Khasi: How the Dog Came to live with Man

This story is part of the Khasi Folktales unit. Story source: Folk-Tales of the Khasis by Mrs. K. U. Rafy (1920).

How the Dog Came to live with Man

In the happy olden days, when the animals lived together at peace in the forest, they used to hold fairs and markets after the manner of mankind. The most important fair of all was called “Ka Iew Luri Lura” (the Fair of Luri Lura), which was held at stated intervals in the Bhoi (forest) country. Thither gathered all the animals, each one bringing some article of merchandise according to the decree which demanded that every animal that came to the fair should bring something to sell. No matter whether he was young or old, rich or poor, no one was to come empty-handed, for they wanted to enhance the popularity of the market. U Khla, the tiger, was appointed governor of the fair.

Man was excluded from these fairs as he was looked upon as an enemy. He used to hunt the animals with his bow and arrows, so they had ceased to fraternise with him and kept out of his way. But one day the dog left his own kindred in the jungle and became the attendant of Man. The following story tells how that came to pass.

One day U Ksew, the dog, walked abroad in search of goods to sell at the fair. The other animals were thrifty and industrious; they worked to produce their merchandise, but the dog, being of an indolent nature, did not like to work, though he was very desirous to go to the fair. So, to avoid the censure of his neighbours and the punishment of the governor of the fair, he set out in search of something he could get without much labour to himself. He trudged about the country all day, inquiring at many villages, but when evening-time came he had not succeeded in purchasing any suitable goods, and he began to fear that he would have to forgo the pleasure of attending the fair after all.

Just as the sun was setting, he found himself on the outskirts of Saddew village, on the slopes of the Shillong Mountain, and as he sniffed the air he became aware of a strong and peculiar odour, which he guessed came from some cooked food. Being hungry after his long tramp, he pushed his way forward, following the scent till he came to a house right in the middle of the village, where he saw the family at dinner, which he noticed they were eating with evident relish. The dinner consisted of fermented Khasi beans, known as ktung rymbai, from which the strong smell emanated.

The Khasis are naturally a very cordial and hospitable people, and when the good wife of the house saw the dog standing outside, looking wistfully at them, she invited him to partake of what food there was left in the pot. U Ksew thankfully accepted, and by reason of his great hunger he ate heartily, regardless of the strange flavour and smell of the food, and he considered the ktung rymbai very palatable.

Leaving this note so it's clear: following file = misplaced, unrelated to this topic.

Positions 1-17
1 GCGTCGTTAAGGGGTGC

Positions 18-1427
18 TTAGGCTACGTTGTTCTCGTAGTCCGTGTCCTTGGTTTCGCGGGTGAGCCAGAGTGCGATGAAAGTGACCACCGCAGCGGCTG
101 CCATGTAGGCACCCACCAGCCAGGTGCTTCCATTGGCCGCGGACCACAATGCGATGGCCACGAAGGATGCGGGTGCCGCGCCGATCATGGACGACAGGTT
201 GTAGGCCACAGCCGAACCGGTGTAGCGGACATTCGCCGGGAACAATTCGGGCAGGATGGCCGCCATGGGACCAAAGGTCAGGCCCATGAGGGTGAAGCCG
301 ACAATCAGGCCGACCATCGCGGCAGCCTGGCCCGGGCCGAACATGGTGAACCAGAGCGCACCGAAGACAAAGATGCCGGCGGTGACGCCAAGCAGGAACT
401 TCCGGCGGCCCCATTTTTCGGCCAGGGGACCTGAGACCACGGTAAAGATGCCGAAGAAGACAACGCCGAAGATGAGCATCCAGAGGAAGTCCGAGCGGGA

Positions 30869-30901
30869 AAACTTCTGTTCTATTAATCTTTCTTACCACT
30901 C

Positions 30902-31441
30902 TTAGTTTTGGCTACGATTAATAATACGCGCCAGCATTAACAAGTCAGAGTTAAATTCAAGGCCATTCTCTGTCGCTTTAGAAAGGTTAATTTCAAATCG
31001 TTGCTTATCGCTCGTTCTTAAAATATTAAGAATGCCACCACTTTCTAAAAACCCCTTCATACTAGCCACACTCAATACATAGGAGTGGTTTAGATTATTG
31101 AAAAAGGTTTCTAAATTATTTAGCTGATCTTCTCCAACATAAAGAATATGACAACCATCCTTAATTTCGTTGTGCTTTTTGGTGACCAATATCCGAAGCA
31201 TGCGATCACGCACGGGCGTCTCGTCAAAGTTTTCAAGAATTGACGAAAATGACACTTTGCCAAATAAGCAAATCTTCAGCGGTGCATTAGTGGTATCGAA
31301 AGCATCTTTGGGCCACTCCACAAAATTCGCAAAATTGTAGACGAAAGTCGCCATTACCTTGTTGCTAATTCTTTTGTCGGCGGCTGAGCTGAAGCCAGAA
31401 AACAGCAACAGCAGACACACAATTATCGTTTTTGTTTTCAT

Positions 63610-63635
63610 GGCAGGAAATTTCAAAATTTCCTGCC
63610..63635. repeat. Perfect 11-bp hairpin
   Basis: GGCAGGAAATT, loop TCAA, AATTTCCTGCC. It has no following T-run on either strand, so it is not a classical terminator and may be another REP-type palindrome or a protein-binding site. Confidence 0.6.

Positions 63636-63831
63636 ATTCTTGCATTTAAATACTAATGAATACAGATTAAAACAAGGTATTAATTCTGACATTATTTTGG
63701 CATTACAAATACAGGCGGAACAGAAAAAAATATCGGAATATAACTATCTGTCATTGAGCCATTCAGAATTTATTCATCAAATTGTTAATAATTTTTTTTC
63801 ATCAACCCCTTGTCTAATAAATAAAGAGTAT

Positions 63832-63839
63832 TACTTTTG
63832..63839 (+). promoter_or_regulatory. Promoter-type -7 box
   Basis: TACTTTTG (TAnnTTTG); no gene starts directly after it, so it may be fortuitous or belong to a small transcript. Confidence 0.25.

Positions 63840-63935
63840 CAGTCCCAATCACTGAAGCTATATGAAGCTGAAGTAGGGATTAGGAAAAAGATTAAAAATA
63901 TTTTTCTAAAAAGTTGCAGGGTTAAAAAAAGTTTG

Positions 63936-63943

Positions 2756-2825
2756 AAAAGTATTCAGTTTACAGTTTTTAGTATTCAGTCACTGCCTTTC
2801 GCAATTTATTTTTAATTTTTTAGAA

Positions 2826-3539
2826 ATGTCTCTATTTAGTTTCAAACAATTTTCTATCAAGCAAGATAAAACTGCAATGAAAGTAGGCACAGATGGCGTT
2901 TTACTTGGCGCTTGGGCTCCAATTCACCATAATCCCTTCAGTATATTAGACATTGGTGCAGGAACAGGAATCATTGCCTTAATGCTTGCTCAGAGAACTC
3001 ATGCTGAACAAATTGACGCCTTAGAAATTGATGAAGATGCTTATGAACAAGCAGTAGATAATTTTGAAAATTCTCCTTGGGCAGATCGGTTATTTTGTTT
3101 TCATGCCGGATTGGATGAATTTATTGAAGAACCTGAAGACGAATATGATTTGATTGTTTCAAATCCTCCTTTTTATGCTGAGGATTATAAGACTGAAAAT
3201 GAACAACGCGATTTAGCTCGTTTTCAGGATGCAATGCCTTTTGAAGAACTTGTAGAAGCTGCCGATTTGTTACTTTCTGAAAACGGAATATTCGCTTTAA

It dawned on him that here, quite by accident, he had found a novel and marketable produce to take to the fair, and it happened that the kindly family who had entertained him had a quantity of the stuff for sale which they kept in earthen jars, sealed with clay to retain its flavour. After a little palaver according to custom, a bargain was struck, and U Ksew became the owner of one good-sized jar of ktung rymbai, which he cheerfully took on his back. He made his way across the hills to Luri Lura fair, chuckling to himself as he anticipated the sensation he would create and the profits he would gain, and the praise he would win for being so enterprising.

On the way he encountered many of the animals who like himself were all going to Luri Lura and carrying merchandise on their backs to sell at the fair: to them U Ksew boasted of the wonderful food he had discovered and was bringing with him to the market in the earthen jar under the clay seal. He talked so much about it that the contents of the earthen jar became the general topic of conversation between the animals, for never had such an article been known at Luri Lura.

When he arrived at the fair, the dog walked in with great consequence and installed himself and his earthen jar in the most central place with much clatter and ostentation. Then he began to shout at the top of his voice, “Come and buy my good food,” and, what with his boastings on the road and the noise he made at the fair, a very large company gathered round him, stretching their necks to have a glimpse at the strange-looking jar and burning with curiosity to see the much-advertised contents.

U Ksew, with great importance, proceeded to uncover the jar, but as soon as he broke the clay seal, a puff of the most unsavoury and fetid odour issued forth and drove all the animals scrambling to a safe distance, much to the dog’s discomfiture and the merriment of the crowd. They hooted and jeered, and made all sorts of disparaging remarks till U Ksew felt himself covered with shame.